The cost of teacher pensions will fall substantially for school districts during 2019-20, producing savings that could exceed $100 million on Long Island alone, state and local officials calculated.
The New York State Teachers' Retirement System, one of the nation’s biggest pension programs, has announced that contributions required from districts statewide will fall to an estimated 8.86 percent of payrolls during the next school year — down from 10.62 percent this year and the lowest since 2010-11.
That’s a break both for property owners and for local school officials in Nassau and Suffolk counties, who worry about how much financial support they can count on from Albany for the next academic year. Any lowering of education costs affects property taxes, two-thirds of which go to school districts.
“Obviously, it’s good news for taxpayers,” said Joseph Dragone, assistant superintendent for business and administration in the Roslyn district and a regional expert on school finance.
Dragone estimated combined savings of $109 million next year for the 120-plus districts in Nassau and Suffolk, based on the pension system’s Feb. 21 announcement of lower contribution rates. The Roslyn administrator cautioned, however, that other school costs will rise as usual, especially spending on salaries and health benefits.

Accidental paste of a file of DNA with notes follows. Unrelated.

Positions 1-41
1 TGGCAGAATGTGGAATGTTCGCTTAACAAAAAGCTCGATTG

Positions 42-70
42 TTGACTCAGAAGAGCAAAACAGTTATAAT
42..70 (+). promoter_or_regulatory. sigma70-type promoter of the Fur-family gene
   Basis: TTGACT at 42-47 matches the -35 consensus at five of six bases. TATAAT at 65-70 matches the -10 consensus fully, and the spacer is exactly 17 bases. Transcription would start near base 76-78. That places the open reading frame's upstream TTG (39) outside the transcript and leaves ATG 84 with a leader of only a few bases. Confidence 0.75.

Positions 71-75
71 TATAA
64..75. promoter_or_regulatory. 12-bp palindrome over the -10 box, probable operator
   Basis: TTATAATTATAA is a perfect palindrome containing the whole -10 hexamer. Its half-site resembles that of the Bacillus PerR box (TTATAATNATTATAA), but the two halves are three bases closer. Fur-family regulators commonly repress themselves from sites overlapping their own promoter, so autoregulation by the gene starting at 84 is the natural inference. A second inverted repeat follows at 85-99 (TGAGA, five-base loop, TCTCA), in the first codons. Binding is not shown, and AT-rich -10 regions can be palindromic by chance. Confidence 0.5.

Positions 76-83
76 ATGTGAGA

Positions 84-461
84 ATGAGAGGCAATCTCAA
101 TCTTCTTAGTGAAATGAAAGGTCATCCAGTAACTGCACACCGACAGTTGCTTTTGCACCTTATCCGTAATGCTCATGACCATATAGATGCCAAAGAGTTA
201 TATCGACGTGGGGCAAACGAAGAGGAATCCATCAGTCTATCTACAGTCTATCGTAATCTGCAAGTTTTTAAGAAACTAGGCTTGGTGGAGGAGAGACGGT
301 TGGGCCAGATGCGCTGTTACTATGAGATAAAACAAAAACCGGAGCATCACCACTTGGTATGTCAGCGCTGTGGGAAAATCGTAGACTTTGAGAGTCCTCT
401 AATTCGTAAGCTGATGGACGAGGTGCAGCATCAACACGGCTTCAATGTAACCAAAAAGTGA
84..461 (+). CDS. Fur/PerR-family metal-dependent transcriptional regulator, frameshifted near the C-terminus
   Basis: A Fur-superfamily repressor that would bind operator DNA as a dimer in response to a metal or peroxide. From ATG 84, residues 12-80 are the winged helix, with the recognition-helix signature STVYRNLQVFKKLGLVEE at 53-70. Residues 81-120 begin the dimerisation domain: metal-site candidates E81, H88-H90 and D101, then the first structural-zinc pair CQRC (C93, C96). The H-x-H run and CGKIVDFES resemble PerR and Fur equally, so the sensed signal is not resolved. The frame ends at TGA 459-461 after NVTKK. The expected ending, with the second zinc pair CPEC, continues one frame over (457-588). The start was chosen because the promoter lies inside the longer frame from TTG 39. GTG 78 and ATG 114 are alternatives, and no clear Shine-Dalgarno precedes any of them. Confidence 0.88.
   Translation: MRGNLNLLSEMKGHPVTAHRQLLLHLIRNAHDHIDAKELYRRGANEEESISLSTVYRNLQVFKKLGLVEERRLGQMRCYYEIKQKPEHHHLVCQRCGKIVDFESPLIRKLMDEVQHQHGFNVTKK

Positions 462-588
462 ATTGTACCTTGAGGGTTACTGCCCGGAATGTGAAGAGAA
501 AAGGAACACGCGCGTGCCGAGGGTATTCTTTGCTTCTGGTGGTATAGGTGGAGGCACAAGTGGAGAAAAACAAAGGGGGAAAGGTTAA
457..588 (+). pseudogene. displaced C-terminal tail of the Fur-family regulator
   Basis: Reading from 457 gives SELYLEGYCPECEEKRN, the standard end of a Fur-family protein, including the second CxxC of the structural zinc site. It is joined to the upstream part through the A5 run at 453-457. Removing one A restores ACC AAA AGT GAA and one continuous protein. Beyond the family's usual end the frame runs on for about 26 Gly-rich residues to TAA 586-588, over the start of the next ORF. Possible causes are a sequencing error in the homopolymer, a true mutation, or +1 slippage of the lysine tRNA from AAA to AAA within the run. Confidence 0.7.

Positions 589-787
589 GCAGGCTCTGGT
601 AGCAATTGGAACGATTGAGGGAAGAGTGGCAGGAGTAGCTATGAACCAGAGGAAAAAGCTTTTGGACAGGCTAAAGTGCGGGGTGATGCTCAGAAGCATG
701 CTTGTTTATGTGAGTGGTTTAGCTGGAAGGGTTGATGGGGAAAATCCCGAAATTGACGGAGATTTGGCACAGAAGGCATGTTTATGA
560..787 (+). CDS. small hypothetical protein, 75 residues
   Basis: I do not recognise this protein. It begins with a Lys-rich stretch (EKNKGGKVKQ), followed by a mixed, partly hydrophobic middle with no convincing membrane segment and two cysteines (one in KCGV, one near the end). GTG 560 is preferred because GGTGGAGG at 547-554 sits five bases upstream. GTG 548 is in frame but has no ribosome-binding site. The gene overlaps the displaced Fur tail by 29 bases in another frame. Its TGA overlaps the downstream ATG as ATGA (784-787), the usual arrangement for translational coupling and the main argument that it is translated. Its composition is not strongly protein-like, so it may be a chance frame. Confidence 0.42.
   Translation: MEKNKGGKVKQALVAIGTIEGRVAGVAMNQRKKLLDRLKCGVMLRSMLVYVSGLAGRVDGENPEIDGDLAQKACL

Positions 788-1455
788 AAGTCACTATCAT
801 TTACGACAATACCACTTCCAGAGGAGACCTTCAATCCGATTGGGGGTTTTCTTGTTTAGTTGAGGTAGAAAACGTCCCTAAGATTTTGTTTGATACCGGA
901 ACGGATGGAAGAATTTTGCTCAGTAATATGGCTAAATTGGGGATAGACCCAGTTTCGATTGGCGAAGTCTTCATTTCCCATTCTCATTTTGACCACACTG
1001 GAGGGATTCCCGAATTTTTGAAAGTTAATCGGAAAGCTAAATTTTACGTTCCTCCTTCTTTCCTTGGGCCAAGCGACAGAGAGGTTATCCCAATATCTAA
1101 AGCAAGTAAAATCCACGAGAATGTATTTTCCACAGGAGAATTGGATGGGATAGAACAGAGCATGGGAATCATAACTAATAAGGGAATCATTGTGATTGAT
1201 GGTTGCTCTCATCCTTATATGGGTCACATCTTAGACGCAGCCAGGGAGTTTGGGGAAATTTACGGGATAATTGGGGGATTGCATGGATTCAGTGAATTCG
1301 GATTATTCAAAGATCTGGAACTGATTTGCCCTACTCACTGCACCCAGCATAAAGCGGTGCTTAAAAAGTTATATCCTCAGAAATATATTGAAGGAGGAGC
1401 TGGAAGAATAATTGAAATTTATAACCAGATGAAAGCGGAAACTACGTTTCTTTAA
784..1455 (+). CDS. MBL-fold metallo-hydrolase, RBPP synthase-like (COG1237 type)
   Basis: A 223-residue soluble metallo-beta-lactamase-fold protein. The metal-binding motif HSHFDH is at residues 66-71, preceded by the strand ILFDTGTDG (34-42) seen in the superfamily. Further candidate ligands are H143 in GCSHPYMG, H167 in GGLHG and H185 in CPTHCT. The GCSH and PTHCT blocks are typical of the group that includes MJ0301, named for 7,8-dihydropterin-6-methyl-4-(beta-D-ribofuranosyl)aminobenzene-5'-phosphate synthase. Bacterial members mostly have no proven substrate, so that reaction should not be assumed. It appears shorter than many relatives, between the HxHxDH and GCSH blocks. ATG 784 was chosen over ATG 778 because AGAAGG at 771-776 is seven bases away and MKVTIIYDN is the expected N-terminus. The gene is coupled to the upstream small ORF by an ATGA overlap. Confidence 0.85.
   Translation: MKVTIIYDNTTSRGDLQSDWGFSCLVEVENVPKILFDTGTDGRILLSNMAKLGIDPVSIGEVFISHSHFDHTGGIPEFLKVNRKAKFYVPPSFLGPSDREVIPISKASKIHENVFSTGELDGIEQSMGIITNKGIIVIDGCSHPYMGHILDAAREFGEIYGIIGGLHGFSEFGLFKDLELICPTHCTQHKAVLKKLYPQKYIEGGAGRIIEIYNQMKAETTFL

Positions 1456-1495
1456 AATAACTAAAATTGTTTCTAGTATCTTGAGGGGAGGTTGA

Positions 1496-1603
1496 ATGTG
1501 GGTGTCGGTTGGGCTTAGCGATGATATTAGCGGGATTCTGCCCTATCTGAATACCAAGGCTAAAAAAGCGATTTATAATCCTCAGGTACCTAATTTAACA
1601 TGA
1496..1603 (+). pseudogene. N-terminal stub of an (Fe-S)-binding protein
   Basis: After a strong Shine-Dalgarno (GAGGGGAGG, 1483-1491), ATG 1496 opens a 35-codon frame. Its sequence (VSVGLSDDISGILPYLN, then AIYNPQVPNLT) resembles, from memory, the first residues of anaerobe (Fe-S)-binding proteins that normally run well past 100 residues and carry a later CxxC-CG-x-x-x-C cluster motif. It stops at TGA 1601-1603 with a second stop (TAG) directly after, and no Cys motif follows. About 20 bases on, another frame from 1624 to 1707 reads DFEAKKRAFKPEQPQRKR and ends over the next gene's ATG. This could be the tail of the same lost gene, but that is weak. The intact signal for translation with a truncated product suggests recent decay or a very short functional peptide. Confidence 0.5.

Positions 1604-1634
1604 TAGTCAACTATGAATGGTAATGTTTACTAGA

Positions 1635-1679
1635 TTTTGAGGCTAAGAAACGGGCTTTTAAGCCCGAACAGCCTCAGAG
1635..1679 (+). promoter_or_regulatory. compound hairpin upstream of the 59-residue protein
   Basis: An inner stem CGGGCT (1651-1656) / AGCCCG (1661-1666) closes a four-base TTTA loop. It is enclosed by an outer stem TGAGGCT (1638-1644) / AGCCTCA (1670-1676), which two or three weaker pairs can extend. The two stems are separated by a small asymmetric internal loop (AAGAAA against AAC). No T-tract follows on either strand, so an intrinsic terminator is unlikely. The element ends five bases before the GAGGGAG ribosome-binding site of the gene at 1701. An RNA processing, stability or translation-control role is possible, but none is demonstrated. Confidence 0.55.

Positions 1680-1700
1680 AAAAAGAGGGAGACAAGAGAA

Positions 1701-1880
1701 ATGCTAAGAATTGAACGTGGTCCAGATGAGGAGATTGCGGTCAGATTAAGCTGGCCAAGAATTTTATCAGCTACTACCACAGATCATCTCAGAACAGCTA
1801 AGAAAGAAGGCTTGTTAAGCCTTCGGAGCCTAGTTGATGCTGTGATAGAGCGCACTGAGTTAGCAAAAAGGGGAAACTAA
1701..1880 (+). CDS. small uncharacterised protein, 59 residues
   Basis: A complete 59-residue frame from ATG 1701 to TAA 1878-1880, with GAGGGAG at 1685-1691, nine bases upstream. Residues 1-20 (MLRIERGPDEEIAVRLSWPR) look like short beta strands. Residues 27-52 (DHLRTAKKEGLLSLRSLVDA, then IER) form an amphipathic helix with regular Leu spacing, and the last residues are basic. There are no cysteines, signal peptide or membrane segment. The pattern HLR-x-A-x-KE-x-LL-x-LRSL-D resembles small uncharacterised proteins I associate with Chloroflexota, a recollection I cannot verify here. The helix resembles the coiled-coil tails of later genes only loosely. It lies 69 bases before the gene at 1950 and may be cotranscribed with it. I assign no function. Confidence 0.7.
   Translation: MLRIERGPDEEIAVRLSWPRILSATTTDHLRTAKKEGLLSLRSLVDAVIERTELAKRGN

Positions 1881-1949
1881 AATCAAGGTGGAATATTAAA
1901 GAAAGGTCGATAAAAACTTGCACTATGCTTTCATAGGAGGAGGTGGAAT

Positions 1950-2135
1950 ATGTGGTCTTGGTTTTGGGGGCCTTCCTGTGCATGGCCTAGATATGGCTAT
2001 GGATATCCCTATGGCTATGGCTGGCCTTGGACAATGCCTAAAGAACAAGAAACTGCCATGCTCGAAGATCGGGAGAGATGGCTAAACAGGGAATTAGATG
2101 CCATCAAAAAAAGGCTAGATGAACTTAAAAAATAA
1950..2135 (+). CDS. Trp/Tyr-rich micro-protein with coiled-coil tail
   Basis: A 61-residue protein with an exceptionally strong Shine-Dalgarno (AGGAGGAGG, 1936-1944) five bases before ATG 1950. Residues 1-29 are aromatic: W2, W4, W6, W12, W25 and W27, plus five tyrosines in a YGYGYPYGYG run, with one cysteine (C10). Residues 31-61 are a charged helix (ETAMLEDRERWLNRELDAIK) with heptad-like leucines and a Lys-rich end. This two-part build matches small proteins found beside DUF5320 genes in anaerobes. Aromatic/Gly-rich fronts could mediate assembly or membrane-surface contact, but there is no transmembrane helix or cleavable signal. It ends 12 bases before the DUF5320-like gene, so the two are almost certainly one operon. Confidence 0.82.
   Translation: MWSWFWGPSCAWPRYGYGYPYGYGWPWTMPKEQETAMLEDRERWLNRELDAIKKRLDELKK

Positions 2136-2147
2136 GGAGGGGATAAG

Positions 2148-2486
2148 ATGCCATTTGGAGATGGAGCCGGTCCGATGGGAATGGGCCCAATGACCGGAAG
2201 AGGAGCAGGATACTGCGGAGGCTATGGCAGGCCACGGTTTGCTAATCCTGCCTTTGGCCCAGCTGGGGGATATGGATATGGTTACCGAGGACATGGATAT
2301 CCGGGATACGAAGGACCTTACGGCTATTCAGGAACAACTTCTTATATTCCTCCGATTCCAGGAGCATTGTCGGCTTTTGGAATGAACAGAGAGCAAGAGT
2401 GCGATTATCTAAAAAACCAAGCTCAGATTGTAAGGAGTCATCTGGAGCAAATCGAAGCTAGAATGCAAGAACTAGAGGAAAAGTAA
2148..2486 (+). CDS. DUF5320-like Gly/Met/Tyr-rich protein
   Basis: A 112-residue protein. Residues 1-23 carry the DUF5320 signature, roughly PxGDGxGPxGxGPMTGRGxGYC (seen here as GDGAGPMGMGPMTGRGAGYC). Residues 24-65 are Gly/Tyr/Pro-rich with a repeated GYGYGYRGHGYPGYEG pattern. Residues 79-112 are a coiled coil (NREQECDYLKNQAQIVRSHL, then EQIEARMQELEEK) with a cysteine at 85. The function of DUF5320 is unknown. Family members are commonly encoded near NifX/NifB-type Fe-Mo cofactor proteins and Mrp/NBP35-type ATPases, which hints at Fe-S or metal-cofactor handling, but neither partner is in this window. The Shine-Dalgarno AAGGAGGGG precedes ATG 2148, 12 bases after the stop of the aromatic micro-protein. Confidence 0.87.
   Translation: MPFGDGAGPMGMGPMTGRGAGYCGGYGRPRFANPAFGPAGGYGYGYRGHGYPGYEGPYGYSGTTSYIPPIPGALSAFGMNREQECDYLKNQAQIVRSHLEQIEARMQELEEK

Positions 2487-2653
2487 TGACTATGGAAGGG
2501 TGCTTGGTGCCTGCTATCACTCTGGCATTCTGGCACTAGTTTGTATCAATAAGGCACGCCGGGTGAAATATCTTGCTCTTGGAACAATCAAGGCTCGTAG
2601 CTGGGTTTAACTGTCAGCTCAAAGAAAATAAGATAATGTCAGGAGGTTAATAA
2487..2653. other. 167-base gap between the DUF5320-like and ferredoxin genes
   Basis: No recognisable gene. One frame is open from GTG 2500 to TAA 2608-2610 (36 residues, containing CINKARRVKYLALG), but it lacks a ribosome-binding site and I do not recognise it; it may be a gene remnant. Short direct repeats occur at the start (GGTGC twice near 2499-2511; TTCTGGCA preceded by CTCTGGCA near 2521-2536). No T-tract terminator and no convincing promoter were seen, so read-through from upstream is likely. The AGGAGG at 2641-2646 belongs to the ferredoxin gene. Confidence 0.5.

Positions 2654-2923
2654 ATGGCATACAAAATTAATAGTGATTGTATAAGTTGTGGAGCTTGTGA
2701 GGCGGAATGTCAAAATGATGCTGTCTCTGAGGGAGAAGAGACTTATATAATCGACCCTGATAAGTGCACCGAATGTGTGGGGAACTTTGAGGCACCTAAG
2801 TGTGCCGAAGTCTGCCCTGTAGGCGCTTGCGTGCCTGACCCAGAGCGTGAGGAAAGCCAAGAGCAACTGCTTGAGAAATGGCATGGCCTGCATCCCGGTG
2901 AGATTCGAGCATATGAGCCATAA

State pension systems invest the dollars contributed by school districts and other local governments, and as a result are heavily dependent on stock market returns. Next year's drop in the contributions rate reflects robust market growth during 2017, retirement fund officials said.
New York’s teacher-pension system covers nearly 265,000 working educators statewide, including about 40,000 on the Island. Beneficiaries include not only classroom teachers but school administrators, guidance counselors, librarians and other professionals.
The system recently ranked seventh in the nation in terms of size, with assets totaling more than $120 billion, according to “Pensions & Investments,” a trade journal.
The teachers' fund announcement was not the only welcome news for districts in recent weeks.
On Feb. 15, Gov. Andrew M. Cuomo revealed his plans for dealing with an estimated drop of $3.8 billion in state income-tax revenues during the next two fiscal years. Plans call for closing as many as three prisons and reducing some Medicaid programs — but not for cuts in state school aid that many educators had feared.
What this means, Cuomo aides said, is that the governor is sticking with the school-aid package proposed in his January budget message, which calls for a statewide increase of about $1 billion in 2019-20.
The blueprint would include a $338 million hike in what is known as "foundation aid," which provides extra help for New York City schools and other systems with large numbers of students living below the poverty line. It also would provide an additional $411 million to reimburse costs of bus transportation and other services important to suburban districts.